This history needs to be told, for we seldom hear of it from progressives and leftists who brandish American slavery as a weapon for demonizing the West and the U.S. Slighted as well is the Civil Rights movement, also led in the main by black Christians who appealed to the “unalienable rights” granted all humans by their “Creator.” Desegregation of schools enforced by federal troops, and the 1964 Civil Rights Act swept away the legal barriers to full citizenship for blacks. And the Great Society Programs created in the Sixties transferred trillions of dollars in wealth to black Americans.
The problems and dysfunctions among some black communities that still remain have nothing to do with slavery or its alleged persistence in public institutions, or with occult racism, or black psychological trauma. The nearly 8,000 black men murdered in 2017, 90% by other blacks, died not because of the “legacy of slavery” but because of the degeneration of black families, character, and communities by the destructive cultural changes of the Sixties, and by bad government redistributionist policies and programs that halted the slow but steady improvement in black lives happening before the Civil Rights Act. Jason Riley’s summary of these trends in The Wal Street Journal is worth quoting again:
Between 1890 and 1940, for example, black marriage rates in the U.S. where higher than white marriage rates. In the 1940s and ’50s, black labor-participation rates exceeded those of whites; black incomes grew much faster than white incomes; and the black poverty rate fell by 40 percentage points. Between 1940 and 1970—that is, during Jim Crow and prior to the era of affirmative action—the number of blacks in middle-class professions quadrupled. In other words, racial gaps were narrowing. Steady progress was being made. Blacks today hear plenty about what they can’t achieve due to the legacy of slavery and not enough about what they did in fact achieve notwithstanding hundreds of years in bondage followed by decades of legal segregation.
In the post-’60s era, these positive trends would slow, stall, or in some cases even reverse course. The homicide rate for black men fell by 18% in the 1940s and by another 22% in the 1950s. But in the 1960s all of those gains would vanish as the homicide rate for black males rose by nearly 90%. Are today’s black violent-crime rates a legacy of slavery and Jim Crow or of something else? Unfortunately, that’s a question few people on the left will even entertain.
Giving money to the distant descendants of slaves will do nothing to change the reality blighting millions of black lives even as well-heeled black activists, politicians, athletes, entertainers, and government employees enjoy a level of material comfort superior to millions of whites supposedly endowed with “white privilege.”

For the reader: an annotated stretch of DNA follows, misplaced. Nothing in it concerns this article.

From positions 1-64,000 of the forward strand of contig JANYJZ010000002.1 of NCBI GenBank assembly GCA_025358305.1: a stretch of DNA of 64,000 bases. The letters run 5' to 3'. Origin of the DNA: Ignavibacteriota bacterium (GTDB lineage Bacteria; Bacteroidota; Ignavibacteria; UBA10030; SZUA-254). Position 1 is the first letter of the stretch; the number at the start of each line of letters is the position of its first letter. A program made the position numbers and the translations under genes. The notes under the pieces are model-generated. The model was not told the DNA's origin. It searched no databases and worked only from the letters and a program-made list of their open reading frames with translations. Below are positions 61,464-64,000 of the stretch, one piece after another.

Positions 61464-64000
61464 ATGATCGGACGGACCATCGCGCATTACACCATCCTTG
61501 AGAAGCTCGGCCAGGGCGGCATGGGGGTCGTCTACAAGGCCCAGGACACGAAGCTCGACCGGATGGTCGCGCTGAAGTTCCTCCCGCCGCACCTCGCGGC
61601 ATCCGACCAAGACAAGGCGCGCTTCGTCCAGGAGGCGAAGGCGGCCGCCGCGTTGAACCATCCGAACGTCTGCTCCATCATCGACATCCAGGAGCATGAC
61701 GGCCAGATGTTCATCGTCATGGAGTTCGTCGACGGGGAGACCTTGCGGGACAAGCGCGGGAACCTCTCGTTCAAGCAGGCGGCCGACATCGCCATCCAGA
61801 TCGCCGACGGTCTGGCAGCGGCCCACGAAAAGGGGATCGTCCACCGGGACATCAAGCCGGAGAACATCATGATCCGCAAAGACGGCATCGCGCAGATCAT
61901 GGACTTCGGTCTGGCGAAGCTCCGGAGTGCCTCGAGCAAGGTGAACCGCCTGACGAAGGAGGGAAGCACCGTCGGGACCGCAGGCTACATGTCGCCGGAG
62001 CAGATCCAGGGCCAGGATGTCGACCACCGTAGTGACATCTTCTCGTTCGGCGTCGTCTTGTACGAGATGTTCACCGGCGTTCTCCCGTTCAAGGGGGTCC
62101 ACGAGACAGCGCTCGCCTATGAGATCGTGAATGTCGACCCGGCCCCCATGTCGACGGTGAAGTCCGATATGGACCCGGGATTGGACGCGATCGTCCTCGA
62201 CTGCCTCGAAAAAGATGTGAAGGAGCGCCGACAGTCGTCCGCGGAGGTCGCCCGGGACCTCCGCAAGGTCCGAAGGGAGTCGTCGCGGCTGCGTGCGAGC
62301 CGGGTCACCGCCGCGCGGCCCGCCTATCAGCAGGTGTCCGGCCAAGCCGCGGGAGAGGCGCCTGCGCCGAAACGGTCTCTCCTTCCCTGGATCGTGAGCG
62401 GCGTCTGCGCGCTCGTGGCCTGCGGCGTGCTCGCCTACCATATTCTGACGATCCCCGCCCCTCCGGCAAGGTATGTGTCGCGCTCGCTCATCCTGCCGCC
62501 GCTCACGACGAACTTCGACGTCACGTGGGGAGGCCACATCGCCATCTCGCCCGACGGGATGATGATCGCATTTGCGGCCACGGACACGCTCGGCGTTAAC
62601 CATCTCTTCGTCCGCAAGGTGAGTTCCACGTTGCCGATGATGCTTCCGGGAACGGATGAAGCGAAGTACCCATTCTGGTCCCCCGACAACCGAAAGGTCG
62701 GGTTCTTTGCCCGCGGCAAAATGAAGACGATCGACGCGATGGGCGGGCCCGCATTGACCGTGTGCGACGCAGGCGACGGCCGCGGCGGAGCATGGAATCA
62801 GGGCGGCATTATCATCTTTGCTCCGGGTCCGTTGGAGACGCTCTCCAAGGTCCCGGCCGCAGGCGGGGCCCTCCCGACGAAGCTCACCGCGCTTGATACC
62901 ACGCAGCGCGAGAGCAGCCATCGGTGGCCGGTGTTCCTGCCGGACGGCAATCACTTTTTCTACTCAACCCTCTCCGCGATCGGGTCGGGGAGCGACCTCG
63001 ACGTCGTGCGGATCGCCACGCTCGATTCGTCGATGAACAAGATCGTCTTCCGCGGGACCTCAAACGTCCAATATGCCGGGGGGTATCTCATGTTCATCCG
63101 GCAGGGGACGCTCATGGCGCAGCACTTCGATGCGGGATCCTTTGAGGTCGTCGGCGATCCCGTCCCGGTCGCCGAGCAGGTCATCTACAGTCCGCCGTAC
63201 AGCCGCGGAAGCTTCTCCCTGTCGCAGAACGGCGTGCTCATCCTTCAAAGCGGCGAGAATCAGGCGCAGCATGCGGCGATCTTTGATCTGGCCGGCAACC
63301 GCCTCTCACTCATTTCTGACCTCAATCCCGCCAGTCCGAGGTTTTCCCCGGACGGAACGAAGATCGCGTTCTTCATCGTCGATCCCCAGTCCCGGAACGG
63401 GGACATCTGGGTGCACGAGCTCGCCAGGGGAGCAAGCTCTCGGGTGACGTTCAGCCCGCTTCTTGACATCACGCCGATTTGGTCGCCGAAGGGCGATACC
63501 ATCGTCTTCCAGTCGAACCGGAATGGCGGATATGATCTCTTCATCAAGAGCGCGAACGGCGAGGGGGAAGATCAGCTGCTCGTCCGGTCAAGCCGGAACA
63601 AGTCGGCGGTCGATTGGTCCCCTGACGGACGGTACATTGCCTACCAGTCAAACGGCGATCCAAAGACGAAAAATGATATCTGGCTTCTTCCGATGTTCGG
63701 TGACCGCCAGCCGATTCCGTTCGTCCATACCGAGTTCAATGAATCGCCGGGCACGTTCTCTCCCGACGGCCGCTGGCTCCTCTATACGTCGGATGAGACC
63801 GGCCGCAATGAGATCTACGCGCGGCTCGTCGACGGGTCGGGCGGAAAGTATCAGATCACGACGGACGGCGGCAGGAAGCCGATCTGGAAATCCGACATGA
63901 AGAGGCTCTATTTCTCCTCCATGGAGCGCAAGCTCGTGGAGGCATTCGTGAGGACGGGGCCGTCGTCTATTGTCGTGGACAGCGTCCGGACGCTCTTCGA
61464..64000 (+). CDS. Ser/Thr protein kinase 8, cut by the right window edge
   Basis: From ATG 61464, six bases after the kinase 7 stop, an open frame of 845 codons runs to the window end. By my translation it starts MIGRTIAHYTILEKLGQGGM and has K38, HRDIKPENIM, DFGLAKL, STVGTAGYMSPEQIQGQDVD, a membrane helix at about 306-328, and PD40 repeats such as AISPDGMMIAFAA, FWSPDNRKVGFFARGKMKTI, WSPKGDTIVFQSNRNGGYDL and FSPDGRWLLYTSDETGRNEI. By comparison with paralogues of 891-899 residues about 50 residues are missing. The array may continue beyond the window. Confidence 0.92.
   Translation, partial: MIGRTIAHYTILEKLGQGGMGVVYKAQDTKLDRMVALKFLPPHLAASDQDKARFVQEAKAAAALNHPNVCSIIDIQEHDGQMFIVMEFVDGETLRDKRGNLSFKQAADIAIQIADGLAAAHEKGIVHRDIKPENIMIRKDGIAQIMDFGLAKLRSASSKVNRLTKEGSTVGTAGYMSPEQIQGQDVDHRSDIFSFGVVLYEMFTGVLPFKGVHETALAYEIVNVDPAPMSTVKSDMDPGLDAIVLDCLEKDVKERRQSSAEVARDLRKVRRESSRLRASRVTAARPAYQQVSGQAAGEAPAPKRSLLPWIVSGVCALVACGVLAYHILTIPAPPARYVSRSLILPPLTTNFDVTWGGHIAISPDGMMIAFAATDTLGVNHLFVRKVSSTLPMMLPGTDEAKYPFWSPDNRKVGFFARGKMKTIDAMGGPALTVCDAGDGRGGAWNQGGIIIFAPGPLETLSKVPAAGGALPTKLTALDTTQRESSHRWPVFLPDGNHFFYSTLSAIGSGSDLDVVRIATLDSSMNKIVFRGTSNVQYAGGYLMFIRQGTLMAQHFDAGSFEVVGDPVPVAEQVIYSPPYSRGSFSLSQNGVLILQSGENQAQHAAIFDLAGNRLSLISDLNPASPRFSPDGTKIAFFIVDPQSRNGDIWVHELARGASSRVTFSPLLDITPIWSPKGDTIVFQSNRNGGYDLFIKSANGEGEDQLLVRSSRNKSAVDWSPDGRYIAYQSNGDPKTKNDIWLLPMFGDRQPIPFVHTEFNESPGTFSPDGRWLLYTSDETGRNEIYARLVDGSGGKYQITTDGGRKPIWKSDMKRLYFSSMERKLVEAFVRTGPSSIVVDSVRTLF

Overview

Moreover, the complexity of implementing such a program is prohibitive. The criteria for sorting out who legitimately deserves such largess, for example, are unclear. Do black immigrants from Africa or the Caribbean qualify? Isn’t their beef with the African kings who sold their ancestors into slavery in the first place? Or with the French and British, who developed the slave economy in the Caribbean? And how does someone like Barack Obama, whose mother was white and father an African, qualify for such payments owed to the descendants of American slaves? Or Kamala Harris, whose black father is Jamaican and has admitted his ancestors owned slaves? Should even affluent blacks like Cory Booker, who grew up in a town 98% white and Asian, with a median family income of $132,000, and who graduated from Stanford University, be included in the dole?
Reparations, of course, is a political stunt. At this moment it is the password, like the preposterous Green New Deal, that Democrat presidential aspirants must whisper to the radical-base gate-keepers. Given that 70% of Americans disapprove of the scheme means it’s unlikely to gain traction with the voters, or to figure in the 2020 presidential election.
What it does do is illustrate once again the dysfunctional, mendacious racial discourse dominating our public and political culture. It is a part of the Orwellian progressive lexicon of smears like “racism” and “white privilege” that substitutes emotion and propaganda for fact and coherent argument.
Slavery was––and in some Muslim countries still is––a universal evil questioned only in the West, whose rejection of it discredited the practice in most of the world. Anyone indulging the cheap sophistry of weaponizing the evils and suffering of a slavery they never experienced should be countered with the reminder that it was the unique culture of the West and its “white man’s English jurisprudential culture,” as Joe Biden smeared it, that ended slavery.